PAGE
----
My Life As A Beanbag, or Aussie-In-Aspic. (A Lipoedema Survivor’s Tale)

I was fifteen when my bum arrived, so it seemed to me.

I’d always had one, of course, but I hadn’t needed to pay much attention to it because it had generally behaved well and according to the expected standard of most bottoms, keeping itself covered modestly by Australian 70s playing-under-the-sprinkler standards and not suffering as much punishment at the large square red flat hands of my irascible Mother as other kids seemed to cop from their Mums, sometimes aided by belts or wooden spoons, so I hadn’t felt much need to question it.

I definitely knew it was there, obviously.  It had been a thing to sit on unquestionably for over a decade. It had recently become an attraction for pinching, curious, groping fingers of high school boys unfettered by the childhood bonding they shared with my female classmates. I had been a new arrival from a regional primary school and my adolescent breasts and small waist, naivete & habitual lack of peers may as well have tattooed “Fresh Meat” on my forehead for the school corridor Lotharios to read.

The girls narrowed their eyes, wrote publicly of their dislike for me in circulated autograph “friendship” books & assumed I liked the boys’ attention.  I learned to.

Bums always possessed a strong comic element, of course.

Just the word “bum” was enough to attract tongue-clucking censorship in our home with the suggestion that “bottom” or even “derriere” might be slightly more appropriate term. Backside & arse were generally only expressed in highs or lows of temper or hilarity.

I’ve never seen either of my parents’ nude bottoms & a surprise comedic appearance by one on our black & white TV would inspire reddened faces and mutters of “That’s a bit much” ….although curiously, the recounting of the recounting by an aged Uncle of a daffodil substituted for a thermometer in a Carry On film was always accompanied by belly clutching tear-welling hilarity.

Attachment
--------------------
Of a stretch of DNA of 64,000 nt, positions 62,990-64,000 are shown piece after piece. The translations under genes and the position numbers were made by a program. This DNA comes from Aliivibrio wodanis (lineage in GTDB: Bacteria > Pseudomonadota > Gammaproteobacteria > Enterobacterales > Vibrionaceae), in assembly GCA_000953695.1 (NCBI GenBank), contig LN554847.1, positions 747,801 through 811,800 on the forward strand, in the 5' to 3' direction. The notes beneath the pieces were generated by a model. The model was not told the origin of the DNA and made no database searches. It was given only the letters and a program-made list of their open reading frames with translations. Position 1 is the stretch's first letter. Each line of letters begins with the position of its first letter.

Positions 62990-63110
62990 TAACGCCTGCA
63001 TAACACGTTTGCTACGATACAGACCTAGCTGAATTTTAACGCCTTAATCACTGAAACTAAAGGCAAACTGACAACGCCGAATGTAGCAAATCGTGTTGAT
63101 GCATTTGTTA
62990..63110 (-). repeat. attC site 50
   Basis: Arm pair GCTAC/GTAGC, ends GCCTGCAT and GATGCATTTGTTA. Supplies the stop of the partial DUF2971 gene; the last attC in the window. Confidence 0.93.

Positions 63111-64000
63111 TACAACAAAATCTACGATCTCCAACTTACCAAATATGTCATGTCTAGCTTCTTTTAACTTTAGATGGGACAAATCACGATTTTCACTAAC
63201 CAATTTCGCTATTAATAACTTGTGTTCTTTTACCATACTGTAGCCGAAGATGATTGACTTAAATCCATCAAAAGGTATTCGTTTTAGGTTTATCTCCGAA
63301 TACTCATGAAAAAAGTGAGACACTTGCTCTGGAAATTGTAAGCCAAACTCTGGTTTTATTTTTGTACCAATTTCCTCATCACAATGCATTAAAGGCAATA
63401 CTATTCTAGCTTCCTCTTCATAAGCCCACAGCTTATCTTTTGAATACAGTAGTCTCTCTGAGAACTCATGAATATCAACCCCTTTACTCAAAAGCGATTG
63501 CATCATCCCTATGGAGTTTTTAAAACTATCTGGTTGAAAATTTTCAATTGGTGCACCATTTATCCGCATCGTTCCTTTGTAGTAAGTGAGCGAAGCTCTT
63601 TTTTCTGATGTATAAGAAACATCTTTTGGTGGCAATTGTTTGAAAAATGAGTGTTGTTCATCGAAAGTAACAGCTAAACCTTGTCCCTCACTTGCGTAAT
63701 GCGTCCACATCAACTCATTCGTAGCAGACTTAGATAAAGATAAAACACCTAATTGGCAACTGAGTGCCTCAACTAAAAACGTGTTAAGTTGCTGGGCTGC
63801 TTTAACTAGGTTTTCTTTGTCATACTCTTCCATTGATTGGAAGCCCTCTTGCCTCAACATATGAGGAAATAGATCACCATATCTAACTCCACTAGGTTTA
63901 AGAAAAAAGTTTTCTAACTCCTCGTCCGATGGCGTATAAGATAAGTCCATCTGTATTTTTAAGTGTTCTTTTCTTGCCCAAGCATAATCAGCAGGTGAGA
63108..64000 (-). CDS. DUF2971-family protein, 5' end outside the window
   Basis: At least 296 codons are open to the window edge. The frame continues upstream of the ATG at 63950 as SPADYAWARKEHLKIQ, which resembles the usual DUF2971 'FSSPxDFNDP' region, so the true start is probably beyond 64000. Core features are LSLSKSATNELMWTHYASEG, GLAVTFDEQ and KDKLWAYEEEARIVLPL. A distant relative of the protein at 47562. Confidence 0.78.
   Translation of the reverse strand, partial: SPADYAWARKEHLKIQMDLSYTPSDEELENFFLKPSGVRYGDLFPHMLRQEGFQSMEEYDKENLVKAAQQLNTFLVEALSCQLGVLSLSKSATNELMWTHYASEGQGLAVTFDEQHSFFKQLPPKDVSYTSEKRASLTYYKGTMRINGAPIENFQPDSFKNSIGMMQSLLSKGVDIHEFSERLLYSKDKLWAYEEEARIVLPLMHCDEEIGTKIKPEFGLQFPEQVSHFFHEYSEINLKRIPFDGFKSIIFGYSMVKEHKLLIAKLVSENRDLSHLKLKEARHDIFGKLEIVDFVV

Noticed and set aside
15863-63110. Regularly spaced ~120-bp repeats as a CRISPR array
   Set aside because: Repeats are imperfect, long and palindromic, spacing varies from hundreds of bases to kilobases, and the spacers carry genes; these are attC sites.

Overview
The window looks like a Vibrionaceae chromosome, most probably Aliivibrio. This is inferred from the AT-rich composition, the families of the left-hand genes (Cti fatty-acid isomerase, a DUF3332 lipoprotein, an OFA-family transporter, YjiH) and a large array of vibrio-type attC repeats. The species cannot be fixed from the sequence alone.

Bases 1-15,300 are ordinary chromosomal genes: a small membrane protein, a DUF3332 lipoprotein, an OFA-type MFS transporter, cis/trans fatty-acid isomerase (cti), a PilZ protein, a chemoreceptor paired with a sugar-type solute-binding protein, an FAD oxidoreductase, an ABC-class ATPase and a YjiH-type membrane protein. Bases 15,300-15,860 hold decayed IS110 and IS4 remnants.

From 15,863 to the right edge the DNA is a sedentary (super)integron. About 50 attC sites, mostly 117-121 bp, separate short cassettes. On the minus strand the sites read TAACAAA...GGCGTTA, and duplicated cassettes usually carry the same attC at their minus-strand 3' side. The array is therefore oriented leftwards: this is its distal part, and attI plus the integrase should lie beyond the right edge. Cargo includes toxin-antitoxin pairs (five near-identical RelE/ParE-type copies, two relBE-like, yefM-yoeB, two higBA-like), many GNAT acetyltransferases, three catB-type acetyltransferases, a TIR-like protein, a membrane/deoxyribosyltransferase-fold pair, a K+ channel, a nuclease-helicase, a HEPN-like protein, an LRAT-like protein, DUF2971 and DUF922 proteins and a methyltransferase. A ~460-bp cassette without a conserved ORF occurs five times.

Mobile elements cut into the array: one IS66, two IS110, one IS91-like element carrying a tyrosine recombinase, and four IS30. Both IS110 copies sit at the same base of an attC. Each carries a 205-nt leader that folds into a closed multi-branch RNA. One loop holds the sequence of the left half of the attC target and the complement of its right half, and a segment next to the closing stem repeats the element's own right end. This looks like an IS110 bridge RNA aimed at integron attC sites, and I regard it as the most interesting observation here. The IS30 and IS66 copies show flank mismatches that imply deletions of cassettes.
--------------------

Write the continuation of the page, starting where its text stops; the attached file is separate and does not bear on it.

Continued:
Now my own bottom was behaving strangely.

Whipped Cream, Toothpicks & Air

The other day I saw for sale in our local supermarket “Whipped Cream” in a plastic tub for Two Euros.

We monkeys have nearly destroyed the planet with plastic bags & wrappers because we are too lazy to slice our own bread or grate our own cheese. People buy coleslaw washed in chlorine, teeming with listeria & bagged in plastic because supermarket advertising tells us no-one has time for chopping cabbage. (Also because wrapping everything in plastic means more barcodes, more automated checkouts, less staff, less wages and to Hell with corporate responsibility) Now we’re so lazy we would rather buy “Whipped Cream” with chemicals added than buy cream and whip it ourselves without the chemicals.

It made me think of that moment when the Douglas Adams character sees instructions written on a toothpick packet and decides to retreat to his outdoor hermitage because humanity’s descent into idiocy has become inevitable.

So, I bought the cream. (I was curious. Plus, all containers are recyclable. Thanks, EU.)

Then on weekend we were driving along and I was regaling long suffering husband The Fenian with the “whipped cream in a tub is my personal toothpick existential crisis moment” story when we pulled in to put air in the front tyre.

The service station air compressor was now coin-operated. Two euros. For AIR.

This was my husband’s personal toothpick existential crisis moment.

With a small difference. We have our own compressor in the boot. It was hauled out and used right there on the forecourt blocking the air & water stands by an enraged Irishman.

Anarchy in minutiae, but asserting personal power as consumers is a macro-Resistance.

It’s the little things.

Yeah, because there aren’t enough middle-aged white women bloggers….

I’m a dreadful procrastinator. I learned it from my mother, who was hemming my bridesmaids’ gowns while the photographer took pictures of me in my wedding dress.  Once she found, in a suitcase under the bed, a dress she had cut out and pinned together for me back in 1973. She’d moved house four times since then, taking the suitcase with her.  She finally stitched it together and it looked lovely – on my three year old daughter.

Better late than never.

I’m unpacking some baggage too, I guess, before it weighs me down and follows me around.  I should have done that years ago….